A taste of hard work: assessing the utility of ancient tartar to track exposure to respiratory irritants of occupational origin in ancient skeletal remains


  • Dr Anita Radini

    University of York, United Kingdom

Project summary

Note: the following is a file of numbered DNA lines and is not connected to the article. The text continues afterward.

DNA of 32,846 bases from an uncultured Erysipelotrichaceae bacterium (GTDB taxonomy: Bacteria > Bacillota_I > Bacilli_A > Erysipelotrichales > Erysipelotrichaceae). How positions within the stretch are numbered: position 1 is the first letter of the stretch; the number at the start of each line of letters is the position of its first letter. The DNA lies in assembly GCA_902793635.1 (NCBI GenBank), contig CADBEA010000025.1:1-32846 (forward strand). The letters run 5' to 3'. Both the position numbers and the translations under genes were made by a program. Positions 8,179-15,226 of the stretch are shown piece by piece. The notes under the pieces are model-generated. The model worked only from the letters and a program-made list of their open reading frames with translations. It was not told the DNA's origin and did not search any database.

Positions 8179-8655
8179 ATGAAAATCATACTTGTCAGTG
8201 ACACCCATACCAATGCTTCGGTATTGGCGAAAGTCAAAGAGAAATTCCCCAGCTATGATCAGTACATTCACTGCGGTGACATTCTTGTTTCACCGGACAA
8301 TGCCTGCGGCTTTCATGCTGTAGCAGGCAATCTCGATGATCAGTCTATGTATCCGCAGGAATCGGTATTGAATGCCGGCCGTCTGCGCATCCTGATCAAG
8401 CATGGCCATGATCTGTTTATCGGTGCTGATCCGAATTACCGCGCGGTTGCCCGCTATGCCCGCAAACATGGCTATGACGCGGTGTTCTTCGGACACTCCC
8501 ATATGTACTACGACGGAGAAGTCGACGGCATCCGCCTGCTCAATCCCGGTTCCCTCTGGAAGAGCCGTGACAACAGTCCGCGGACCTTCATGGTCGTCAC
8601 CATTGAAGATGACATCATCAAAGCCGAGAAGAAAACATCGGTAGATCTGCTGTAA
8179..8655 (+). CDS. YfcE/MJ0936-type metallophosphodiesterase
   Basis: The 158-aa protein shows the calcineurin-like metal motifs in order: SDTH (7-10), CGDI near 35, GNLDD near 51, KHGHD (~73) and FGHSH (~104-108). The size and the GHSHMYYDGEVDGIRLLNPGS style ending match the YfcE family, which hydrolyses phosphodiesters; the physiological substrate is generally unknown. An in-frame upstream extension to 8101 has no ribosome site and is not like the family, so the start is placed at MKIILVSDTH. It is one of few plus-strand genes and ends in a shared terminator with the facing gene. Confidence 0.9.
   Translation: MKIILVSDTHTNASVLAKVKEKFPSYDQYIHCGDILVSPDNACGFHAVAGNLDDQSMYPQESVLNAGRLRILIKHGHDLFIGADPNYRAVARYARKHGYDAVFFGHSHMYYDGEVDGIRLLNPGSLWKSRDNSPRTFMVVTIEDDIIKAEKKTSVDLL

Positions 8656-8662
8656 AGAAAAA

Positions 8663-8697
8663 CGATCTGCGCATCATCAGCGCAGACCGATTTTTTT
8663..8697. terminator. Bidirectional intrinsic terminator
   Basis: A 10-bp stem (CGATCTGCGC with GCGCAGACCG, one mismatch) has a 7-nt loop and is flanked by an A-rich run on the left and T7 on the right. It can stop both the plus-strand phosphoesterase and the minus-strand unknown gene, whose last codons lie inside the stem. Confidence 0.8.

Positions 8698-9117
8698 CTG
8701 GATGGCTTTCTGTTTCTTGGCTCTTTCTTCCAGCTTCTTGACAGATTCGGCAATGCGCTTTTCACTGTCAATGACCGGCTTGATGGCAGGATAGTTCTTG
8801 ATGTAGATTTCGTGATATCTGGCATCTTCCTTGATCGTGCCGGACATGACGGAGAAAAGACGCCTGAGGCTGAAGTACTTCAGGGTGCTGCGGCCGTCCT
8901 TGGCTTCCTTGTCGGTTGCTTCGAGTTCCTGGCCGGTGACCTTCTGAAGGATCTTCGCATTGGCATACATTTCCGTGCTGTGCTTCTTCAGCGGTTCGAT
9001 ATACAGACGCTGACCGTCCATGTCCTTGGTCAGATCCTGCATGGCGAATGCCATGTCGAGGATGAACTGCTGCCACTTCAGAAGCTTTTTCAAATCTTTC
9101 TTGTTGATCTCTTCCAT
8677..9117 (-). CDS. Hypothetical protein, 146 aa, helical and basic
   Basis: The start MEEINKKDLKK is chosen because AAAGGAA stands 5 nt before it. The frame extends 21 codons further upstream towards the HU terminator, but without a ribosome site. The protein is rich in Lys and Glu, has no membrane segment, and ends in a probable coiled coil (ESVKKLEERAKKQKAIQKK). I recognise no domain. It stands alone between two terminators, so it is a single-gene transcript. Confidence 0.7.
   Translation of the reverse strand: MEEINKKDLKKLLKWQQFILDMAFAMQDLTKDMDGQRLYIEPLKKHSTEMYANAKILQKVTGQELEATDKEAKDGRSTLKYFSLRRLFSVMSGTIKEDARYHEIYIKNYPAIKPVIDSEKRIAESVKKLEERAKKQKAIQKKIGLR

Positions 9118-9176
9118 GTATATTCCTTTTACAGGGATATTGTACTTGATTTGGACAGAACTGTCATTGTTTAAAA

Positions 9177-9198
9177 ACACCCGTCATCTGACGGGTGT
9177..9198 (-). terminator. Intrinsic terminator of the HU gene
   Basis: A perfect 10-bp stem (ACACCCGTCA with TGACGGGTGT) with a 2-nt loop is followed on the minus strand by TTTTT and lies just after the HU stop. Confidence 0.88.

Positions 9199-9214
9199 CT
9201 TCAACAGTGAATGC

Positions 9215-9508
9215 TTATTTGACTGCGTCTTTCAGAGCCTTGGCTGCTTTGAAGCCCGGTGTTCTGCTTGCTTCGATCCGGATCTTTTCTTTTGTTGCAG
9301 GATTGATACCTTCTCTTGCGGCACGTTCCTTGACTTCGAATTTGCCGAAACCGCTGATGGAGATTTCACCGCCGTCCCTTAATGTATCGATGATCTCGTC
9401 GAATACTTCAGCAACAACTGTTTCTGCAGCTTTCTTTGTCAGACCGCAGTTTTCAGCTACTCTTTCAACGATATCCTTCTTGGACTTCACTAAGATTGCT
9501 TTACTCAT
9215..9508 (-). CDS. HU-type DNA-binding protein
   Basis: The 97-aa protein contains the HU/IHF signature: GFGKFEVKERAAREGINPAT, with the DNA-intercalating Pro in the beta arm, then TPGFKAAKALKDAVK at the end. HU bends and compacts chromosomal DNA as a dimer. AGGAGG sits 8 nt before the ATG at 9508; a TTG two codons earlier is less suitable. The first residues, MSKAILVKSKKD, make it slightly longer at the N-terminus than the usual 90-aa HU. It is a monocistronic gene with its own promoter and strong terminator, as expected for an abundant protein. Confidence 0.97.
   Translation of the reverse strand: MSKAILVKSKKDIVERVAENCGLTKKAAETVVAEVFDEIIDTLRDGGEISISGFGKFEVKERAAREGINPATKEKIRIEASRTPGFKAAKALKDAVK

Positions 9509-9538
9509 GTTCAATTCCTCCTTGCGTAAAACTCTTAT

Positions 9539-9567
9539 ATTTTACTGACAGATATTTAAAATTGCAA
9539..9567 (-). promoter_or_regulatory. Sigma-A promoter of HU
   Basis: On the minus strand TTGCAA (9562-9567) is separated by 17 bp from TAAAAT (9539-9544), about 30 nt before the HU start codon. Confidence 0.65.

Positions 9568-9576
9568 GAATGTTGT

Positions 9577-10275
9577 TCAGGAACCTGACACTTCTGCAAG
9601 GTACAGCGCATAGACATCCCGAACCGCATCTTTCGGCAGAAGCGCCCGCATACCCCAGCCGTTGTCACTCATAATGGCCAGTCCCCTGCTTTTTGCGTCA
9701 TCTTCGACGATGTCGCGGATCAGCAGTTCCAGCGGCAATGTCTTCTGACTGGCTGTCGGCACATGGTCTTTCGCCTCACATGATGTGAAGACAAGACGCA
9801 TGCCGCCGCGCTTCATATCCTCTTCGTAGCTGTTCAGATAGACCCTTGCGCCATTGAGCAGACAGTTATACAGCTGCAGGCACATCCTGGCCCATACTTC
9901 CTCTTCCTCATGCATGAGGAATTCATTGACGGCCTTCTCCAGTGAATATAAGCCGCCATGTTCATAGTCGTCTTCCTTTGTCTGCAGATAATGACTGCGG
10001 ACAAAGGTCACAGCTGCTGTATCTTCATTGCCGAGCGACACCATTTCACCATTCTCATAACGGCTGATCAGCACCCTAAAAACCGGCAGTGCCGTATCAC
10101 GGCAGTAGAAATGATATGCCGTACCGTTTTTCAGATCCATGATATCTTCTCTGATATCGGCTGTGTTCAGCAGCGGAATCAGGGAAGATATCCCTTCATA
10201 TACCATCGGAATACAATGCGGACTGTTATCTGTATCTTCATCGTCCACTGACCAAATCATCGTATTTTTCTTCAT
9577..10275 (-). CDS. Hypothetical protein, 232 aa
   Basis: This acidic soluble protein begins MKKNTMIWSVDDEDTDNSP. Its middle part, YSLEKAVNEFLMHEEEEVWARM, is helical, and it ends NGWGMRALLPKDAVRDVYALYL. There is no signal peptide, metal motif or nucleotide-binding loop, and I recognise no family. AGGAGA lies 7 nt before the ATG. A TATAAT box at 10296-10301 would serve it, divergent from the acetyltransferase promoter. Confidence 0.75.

Many traditional and ancient crafts produce great amounts of pollutants, in the form of fine dust particles, which can be very detrimental to health. It is now becoming possible for archaeologists to retrieve a range of microscopic pollutants from the 'mouth' of ancient individuals, as they can become entombed in their dental tartar, thanks to cutting edge research involving Archaeology, Environmental and Physics Material Sciences. From early summer 2020 to early summer 2021 two consecutive exhibitions will be held at 'The King?s Manor' (home of the Department of Archaeology) and at 'DIG: an archaeological adventure' - run by the York Archaeological Trust (YAT). The exhibitions will communicate, to an audience of families and schools, that mainly experiences the past in the form of buildings and artefacts, the importance of air quality by engaging the audience with the ?dust? and airborne particles from craft activities, effectively moving the focus of attention from the object to the crafters and their health. The public will be able to view large high resolution images of pollutants retrieved from skeletal remains (King's Manor) of ancient crafters, as well as directly 'connecting' with 'pollutants' via a tactile experience (DIG), while learning about oral health. The tactile experience at DIG will provide the opportunity to feel the 'weight' of the pollutants generated over time during pottery/textile work. The exhibitions will elucidate the health experiences of both ancient and modern artisans, and create awareness of the importance of air quality to health through archaeology. Keywords pollution, archaeology, crafters, health